After the trial court’s grant of summary judgment, plaintiff filed a motion to alter or amend the judgment, attaching the minutes from the October hearing wherein the guardianship was purportedly extended. The Court of Appeals affirmed the denial of this motion, finding that plaintiff had failed to show that the minutes should be properly considered in conjunction with the motion to alter or amend.
Rule 59 motions “should be granted …when previously unavailable evidence becomes available[.]” (internal citation omitted). Here, the Court pointed out that the motion did not identify any efforts plaintiff had gone to before the motion for summary judgment was decided to try to obtain the minutes, and that the motion did not “explain the reason that Appellant was unable to obtain copies of the minutes from the October 2, 2013 hearing prior to the hearing on [defendant’s] summary judgment motion.” The Court pointed out that the minutes were created “nearly three years prior to the [summary judgment] hearing,” and that plaintiff was at the October hearing and was thus aware of its existence. Based on these factors, the Court ruled that allowing plaintiff to rely on the October minutes would “result in unfair prejudice to [defendant],” as the Court had previously held that “where information was clearly available to a litigant prior to the judgment, allowing a litigant to rely on that evidence in a motion to alter or amend would result in unfair prejudice to the party opposing the motion to alter or amend.” (internal citation and quotation omitted).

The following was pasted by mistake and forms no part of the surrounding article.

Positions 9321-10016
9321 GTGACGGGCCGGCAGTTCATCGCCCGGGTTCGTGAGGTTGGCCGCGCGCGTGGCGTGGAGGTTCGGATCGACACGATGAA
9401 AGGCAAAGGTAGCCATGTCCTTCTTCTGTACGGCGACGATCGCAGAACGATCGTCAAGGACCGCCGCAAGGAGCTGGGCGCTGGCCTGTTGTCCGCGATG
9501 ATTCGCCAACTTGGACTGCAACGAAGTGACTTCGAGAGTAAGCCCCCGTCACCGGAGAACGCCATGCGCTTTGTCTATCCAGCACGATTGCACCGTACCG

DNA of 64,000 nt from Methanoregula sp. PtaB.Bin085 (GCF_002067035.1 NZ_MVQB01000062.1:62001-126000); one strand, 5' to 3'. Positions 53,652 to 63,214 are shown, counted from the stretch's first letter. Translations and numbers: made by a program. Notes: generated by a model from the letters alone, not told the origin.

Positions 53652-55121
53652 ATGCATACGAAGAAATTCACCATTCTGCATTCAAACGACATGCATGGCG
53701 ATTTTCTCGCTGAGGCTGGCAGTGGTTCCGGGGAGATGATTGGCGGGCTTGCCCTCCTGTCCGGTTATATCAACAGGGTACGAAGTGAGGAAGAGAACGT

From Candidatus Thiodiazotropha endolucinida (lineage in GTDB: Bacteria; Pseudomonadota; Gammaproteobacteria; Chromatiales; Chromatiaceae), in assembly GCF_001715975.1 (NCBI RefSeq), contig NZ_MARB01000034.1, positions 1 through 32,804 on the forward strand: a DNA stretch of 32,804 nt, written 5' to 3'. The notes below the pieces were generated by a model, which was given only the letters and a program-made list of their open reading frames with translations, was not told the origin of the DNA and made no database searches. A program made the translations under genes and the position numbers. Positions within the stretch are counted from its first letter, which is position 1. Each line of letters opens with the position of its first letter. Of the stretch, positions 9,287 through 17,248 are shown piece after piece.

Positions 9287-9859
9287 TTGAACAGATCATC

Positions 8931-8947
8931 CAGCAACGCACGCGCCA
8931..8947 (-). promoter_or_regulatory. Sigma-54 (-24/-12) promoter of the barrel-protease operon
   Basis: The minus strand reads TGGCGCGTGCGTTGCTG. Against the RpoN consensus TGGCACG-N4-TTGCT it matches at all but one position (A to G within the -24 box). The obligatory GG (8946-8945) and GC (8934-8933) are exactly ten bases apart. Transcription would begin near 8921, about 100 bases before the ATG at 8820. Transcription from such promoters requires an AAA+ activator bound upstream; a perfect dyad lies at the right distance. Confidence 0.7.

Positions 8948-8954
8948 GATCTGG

Because plaintiff had not met the burden of proving that the father had been adjudicated incompetent, the statute of limitations was not tolled and summary judgment for defendant was affirmed.
This case contains two important reminders. First, Tenn. Code Ann. § 28-1-106 has been interpreted very strictly to require a judicial determination of incompetency at the time of an injury for purposes of extending the deadline for filing suit. Arguing that an ex parte order that has apparently expired should satisfy the statute would be very difficult, if not impossible. Second, it is imperative to present all relevant evidence in opposition to a summary judgment motion inh a timely fashion. Here, the minutes might have been enough to establish incompetency, but plaintiff was not allowed to rely on them because they were not presented to the court until after summary judgment had been granted. Rule 59 motions are subject to limited uses under the rule itself and the case law interpreting the rule.
*Note: This subsection was amended yet again in 2016.